Against the Grain: Contemporary Art from the Edward R. Broida Collection
May 3–July 10, 2006
For this work, Celmins made bronze casts of eleven rocks and then painted the casts to resemble the original stones as closely as possible. In an interview, she recalled, "I got the idea for this piece while walking in northern New Mexico picking up rocks, as people do. I'd bring them home and I kept the good ones. I noticed that I kept a lot that had galaxies on them. I carried them around in the trunk of my car. I put them on window sills. I lined them up. And, finally, they formed a set, a kind of constellation. I developed this desire to try and put them into an art context. Sort of mocking art in a way, but also to affirm the act of making: the act of looking and making as a primal act of art." By having each original rock installed with its duplicate, Celmins invites the viewer to examine them closely: "Part of the experience of exhibiting them together with the real stones," she has said, "was to create a challenge for your eyes. I wanted your eyes to open wider."
Against the Grain: Contemporary Art from the Edward R. Broida Collection, May 3–July 10, 2006
Narrator: Vija Celmins worked on To Fix the Image in Memory from 1977 to 1982.
Artist, Vija Celmins: I had gone to New Mexico, where I often went and walked around picking up stuff, and I picked up a series of stones that were quite beautiful, most of them from around the Rio Grande near Taos, where the river had thrown them up over many, many probably centuries.
So I brought them back, and I was seeing how fantastic they were and how much detail they had, and I had this desire to make them over. So I thought, well, maybe I'll put them in an art context. I'll make them in bronze, and then, I'm going to paint them. And usually I talk about it as re-describing them, which is a term that really tells you what is going on. It's like a record of concentrated looking or maybe a record of a long relationship that I had with this piece of nature that was found. Each part of the surface has been observed and noted with a brush.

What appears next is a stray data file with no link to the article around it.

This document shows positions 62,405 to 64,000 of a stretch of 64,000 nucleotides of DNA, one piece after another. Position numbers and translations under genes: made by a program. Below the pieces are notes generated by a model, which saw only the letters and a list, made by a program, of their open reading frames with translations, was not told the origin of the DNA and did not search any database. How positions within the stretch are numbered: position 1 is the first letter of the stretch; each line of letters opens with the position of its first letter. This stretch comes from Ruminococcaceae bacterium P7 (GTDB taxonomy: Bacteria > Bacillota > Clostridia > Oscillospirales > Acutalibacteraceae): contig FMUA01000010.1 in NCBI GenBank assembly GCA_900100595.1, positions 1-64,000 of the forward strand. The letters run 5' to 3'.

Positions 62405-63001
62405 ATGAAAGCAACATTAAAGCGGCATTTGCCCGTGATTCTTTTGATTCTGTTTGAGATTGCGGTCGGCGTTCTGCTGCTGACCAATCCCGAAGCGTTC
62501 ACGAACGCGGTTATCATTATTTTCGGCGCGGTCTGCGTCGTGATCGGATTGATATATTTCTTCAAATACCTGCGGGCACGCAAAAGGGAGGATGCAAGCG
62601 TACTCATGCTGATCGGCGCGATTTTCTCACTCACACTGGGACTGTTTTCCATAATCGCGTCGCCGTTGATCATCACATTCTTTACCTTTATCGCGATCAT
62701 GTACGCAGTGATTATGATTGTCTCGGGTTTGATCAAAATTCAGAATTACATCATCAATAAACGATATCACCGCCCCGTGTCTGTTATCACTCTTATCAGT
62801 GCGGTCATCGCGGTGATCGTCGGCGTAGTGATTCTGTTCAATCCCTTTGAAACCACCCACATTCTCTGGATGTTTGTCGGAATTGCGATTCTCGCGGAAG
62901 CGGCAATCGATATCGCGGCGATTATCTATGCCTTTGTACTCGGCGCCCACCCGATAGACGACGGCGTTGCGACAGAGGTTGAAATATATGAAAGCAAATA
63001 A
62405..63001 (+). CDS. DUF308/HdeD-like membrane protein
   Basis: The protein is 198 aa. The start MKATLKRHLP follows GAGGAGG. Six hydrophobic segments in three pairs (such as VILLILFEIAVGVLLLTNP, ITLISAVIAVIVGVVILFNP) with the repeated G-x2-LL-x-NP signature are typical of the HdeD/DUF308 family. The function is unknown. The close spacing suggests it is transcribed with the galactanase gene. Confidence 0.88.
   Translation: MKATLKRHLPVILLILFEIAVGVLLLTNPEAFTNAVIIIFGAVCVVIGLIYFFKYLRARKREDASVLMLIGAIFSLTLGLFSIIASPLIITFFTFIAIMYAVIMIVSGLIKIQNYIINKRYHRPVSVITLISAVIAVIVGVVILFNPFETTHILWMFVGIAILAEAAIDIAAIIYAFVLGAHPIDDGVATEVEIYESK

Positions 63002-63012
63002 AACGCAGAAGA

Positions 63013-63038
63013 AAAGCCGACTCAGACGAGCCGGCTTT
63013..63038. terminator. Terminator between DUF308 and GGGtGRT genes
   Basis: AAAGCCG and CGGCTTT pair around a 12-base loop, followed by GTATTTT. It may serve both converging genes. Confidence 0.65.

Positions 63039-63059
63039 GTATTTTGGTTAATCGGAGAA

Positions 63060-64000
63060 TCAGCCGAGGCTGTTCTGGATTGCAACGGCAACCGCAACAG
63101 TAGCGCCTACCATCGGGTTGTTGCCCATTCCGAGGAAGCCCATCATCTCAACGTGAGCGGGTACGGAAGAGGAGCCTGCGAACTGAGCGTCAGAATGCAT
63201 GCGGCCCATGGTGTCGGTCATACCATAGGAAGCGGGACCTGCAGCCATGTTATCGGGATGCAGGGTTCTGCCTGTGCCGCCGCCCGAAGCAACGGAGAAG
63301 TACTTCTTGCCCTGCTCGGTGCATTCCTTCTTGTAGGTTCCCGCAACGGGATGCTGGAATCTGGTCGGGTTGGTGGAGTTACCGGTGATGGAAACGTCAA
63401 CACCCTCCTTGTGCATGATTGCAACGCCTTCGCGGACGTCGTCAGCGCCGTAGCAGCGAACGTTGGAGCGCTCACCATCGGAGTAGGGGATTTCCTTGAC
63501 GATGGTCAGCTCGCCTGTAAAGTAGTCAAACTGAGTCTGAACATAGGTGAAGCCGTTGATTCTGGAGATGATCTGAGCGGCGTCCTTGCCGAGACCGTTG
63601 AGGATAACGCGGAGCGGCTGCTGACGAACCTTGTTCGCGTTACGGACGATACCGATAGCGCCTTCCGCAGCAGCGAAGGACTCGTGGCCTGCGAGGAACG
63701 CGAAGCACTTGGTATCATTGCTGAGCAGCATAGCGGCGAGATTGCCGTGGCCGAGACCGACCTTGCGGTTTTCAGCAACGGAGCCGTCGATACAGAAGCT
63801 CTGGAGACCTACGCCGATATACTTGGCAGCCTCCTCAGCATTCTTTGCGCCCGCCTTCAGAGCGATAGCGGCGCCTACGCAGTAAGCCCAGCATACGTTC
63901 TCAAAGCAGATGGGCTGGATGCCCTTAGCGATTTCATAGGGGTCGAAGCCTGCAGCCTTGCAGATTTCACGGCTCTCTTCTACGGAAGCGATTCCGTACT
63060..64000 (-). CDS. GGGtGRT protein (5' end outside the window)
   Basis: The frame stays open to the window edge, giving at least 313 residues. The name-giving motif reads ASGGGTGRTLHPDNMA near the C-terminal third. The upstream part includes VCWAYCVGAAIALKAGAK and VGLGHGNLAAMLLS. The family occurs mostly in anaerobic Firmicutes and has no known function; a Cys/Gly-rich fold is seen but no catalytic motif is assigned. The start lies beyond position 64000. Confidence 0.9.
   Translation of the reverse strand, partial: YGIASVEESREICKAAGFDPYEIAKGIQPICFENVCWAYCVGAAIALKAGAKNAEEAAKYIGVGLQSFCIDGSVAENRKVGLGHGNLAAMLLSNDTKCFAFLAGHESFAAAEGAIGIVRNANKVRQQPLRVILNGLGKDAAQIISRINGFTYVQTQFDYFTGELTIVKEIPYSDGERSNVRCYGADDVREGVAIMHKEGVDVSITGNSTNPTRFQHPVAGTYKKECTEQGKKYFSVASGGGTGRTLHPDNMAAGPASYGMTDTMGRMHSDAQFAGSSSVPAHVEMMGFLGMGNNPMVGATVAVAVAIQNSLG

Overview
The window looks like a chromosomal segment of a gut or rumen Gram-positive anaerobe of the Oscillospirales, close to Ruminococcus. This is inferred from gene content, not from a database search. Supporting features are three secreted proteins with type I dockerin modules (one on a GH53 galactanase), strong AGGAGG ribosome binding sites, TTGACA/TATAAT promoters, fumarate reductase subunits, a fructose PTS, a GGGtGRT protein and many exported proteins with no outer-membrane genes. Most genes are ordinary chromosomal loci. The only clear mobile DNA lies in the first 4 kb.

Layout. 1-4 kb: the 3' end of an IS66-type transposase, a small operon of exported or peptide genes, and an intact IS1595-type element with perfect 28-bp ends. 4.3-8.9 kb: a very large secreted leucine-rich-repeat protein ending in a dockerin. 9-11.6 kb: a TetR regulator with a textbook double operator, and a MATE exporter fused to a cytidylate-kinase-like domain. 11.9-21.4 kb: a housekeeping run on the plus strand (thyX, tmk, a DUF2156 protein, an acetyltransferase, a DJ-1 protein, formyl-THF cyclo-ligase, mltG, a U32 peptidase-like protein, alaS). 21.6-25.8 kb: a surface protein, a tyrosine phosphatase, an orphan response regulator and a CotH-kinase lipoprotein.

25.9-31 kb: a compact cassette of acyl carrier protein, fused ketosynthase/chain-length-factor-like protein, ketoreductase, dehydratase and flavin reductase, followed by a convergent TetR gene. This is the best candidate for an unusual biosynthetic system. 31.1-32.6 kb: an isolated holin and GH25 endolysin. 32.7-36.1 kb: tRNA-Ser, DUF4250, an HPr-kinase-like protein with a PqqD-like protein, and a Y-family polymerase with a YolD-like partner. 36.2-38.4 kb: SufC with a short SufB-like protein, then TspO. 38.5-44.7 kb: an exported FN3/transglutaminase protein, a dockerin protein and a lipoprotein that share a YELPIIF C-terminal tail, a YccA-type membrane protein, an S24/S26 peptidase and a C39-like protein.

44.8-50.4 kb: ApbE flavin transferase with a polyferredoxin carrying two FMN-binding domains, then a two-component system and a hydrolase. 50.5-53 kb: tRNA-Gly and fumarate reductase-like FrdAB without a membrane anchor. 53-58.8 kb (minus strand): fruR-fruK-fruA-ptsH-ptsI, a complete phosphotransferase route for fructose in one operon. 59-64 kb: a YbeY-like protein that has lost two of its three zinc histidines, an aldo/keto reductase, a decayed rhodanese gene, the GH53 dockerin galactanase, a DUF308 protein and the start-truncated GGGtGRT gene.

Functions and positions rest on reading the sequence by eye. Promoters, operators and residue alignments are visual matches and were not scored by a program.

I decided as I was working on it that I would leave the found piece with the re-described piece, so that a viewer can have a sense of discovery and hopefully a little sense of delight when you see that one is found and quite natural, and another one has been seen, and made. Over the long run, it made me feel kind of happy. It woke me up to painting and to using color, which I had not been doing.
The work does have a sort of hiding of skill and craft, a kind of a closed off quality. Sometimes I thought of it like a work that's over-imagined on my part, (Laughs) because it's so thorough. I was going to put the rocks back in the desert. But then the piece went on so long that idea (Laughs) faded. So I did the next thing: I arrange the work every time differently. It's basically a piece about looking and making and a meditation on that.